Journal of Food Science & Nutrition Category: Agriculture Type: Research Article

Comparison of Phytochemical Compositions of Sorghum Bicolor (L) Moench Red Flour and Pale Brown Leaves

Abugri DA1*, Akudago JA2, Pritchett G3, Russell AE1 and McElhenney WH4
1 Department of chemistry, College of Arts and Sciences, Tuskegee University, Tuskegee, Alabama, United states
2 Pacific institute, Oakland, California, United states
3 Department of chemistry, Tuskegee University, Tuskegee, Alabama, United states
4 Department of agriculture and environmental science, Environment and Nutrition Science, College of Agriculture, Tuskegee University, Tuskegee, Alabama, United states

*Corresponding Author(s):
Abugri DA
Department Of Chemistry, College Of Arts And Sciences, Tuskegee University, Tuskegee, Alabama, United States
Tel:+1 3347244264,

Received Date: Dec 08, 2014
Accepted Date: Jun 10, 2015
Published Date: Jun 24, 2015


There are increasing demands in plant derived natural food and their bioactive compounds with pharmaceutical, nutritional and health functional properties. No evidence exists regarding the bioactive and nutritive compounds of the red S. bicolor pale brown leaves which are consumed directly or indirectly as spice and herbs by humans and animals in some West Africa countries. We compared chlorophyll, carotenoids, phenolic acids, flavonoids, tannins, and fatty acid profile(s) of the flour and the pale brown leaves and their nutritional implication. The leaves were found to contain higher concentrations of total tannins (194.50-995.72mg/g), total phenolic (16.63-102.82mg/g), and flavonoids (0.20-0.36mg/g) and important essential fatty acids such as α-LA, EPA and DHA than the flour at P ?0.05. These findings are the first of its kind in the leaves and suggest that red sorghum flour and its pale leaves may be a valuable health and nutrition promoting functional food that could fight against infectious and cardiovascular related illness in humans and animals.


Bioactive; Health; Leaves; Nutrition; Phenolic; Sorghum flour


Sorghum Bicolor (L.) Moench is considered as the fifth most important cereal grain cultivated worldwide. The cereal is considered as an important staple food and medicinal crop consumed by over 750 million people in Sub-Saharan Africa, Latin America and India [1,2]. The grains have numerous benefits ranging from nutritional, chemical, pharmaceutical and food colorant [1,3-6].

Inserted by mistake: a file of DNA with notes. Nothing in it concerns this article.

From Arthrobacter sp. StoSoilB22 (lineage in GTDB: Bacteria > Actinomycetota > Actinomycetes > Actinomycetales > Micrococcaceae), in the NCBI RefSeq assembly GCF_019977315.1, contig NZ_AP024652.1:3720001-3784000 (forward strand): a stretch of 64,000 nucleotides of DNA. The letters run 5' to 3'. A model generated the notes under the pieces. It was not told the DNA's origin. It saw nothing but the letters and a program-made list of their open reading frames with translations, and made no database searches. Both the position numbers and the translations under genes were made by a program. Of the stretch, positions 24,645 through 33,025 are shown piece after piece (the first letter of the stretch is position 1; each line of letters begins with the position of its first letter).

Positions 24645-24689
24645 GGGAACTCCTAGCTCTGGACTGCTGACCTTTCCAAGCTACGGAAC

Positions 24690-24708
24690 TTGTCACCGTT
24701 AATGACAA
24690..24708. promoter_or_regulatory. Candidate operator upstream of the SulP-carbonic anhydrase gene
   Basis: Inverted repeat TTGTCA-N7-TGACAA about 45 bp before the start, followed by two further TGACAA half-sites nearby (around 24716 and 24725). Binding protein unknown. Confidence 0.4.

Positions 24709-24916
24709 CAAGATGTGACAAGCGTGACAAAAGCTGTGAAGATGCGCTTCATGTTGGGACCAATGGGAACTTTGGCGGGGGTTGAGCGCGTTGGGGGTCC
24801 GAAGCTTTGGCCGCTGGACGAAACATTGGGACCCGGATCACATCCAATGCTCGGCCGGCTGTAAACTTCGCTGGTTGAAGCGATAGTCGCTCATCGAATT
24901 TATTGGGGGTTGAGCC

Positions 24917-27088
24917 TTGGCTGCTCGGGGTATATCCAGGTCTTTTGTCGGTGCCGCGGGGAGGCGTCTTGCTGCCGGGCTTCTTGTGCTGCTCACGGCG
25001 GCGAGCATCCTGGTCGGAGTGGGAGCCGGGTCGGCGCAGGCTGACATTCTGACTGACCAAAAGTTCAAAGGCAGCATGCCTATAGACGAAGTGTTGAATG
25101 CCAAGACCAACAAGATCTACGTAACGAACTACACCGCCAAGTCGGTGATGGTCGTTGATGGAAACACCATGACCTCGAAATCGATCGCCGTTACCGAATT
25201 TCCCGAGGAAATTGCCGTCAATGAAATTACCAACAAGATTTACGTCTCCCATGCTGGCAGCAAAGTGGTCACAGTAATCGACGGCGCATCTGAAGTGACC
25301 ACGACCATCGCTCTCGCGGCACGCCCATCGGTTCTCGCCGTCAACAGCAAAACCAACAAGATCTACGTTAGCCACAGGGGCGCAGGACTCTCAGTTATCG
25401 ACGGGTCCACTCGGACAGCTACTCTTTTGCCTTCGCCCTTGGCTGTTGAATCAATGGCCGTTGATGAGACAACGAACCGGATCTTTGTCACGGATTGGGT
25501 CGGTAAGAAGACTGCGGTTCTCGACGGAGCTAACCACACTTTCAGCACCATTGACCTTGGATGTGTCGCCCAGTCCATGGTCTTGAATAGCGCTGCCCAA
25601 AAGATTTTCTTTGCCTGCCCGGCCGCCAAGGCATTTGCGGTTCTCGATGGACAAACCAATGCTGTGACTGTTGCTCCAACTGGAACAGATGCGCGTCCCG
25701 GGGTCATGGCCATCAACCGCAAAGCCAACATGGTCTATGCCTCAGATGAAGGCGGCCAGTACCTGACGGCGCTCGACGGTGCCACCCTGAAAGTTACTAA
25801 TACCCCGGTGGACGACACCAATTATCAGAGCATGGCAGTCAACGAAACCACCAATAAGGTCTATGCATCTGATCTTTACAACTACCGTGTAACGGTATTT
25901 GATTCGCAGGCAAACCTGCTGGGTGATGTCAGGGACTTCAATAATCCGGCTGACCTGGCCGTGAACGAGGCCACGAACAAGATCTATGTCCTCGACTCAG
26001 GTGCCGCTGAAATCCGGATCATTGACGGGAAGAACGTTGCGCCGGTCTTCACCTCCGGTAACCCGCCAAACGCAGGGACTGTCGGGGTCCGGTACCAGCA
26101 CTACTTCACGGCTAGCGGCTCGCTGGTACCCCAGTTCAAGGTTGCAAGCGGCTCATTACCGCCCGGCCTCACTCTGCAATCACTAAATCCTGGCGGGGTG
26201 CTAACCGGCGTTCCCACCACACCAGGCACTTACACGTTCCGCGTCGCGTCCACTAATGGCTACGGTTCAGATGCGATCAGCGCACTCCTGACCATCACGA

In the USA, the cereal is used primarily for feeding animals and possibly ethanol production [7]. Although these uses of the grains are widely known, the leaf especially the pale brown type also have many potential uses which have not been exploited in the past partly because of lack of characterization of the leaf constituents and availability of ethnomedical information across countries. Furthermore, in Northern Ghana, the traditional folks use the leaves as herbal medicine for management of diseases such as anemia and iron deficiency [6].

Scientific information on phytochemical compounds composition of the Red S. bicolor pale brown leaves consumed in some African countries by humans and animals is scarce. Based on the numerous folk medicine benefits that the red Sorghum Bicolor pale leaves provide to consumers in some West African countries (e.g., Ghana), a thorough characterization of the different stages of the color of the S. bicolorleaves used in different food preparations, herbs and feed formulations is warranted. In this present study, the levels of the phenolic acids, flavonoids, condensed tannins, chlorophylls, carotenoids, and fatty acid composition in the red Sorghum Bicolor pale leaves were compared to the flour made from the sorghum grains that is used by people in Africa (especially in Ghana, Nigeria, Togo and Burkina Faso).


Samples collection and preparation of extracts

Sorghum Bicolor (L) Moench pale brown dry leaves and sorghum gains were obtained from the upper east region (Bolgatanga) of Ghana. The pale leaves were harvested prior to complete maturations of the seeds, this part of the leave is different from the red leaves in that, the red leaves occur when the plant completely matures and ready for harvesting. Flour was made from the grain, and the pale leaves were ground using a coffee miller and sieved with a particle size less than 2mm for sub sampling for the various assays according to Abugri et al. All samples were stored in amber bottles prior to analysis.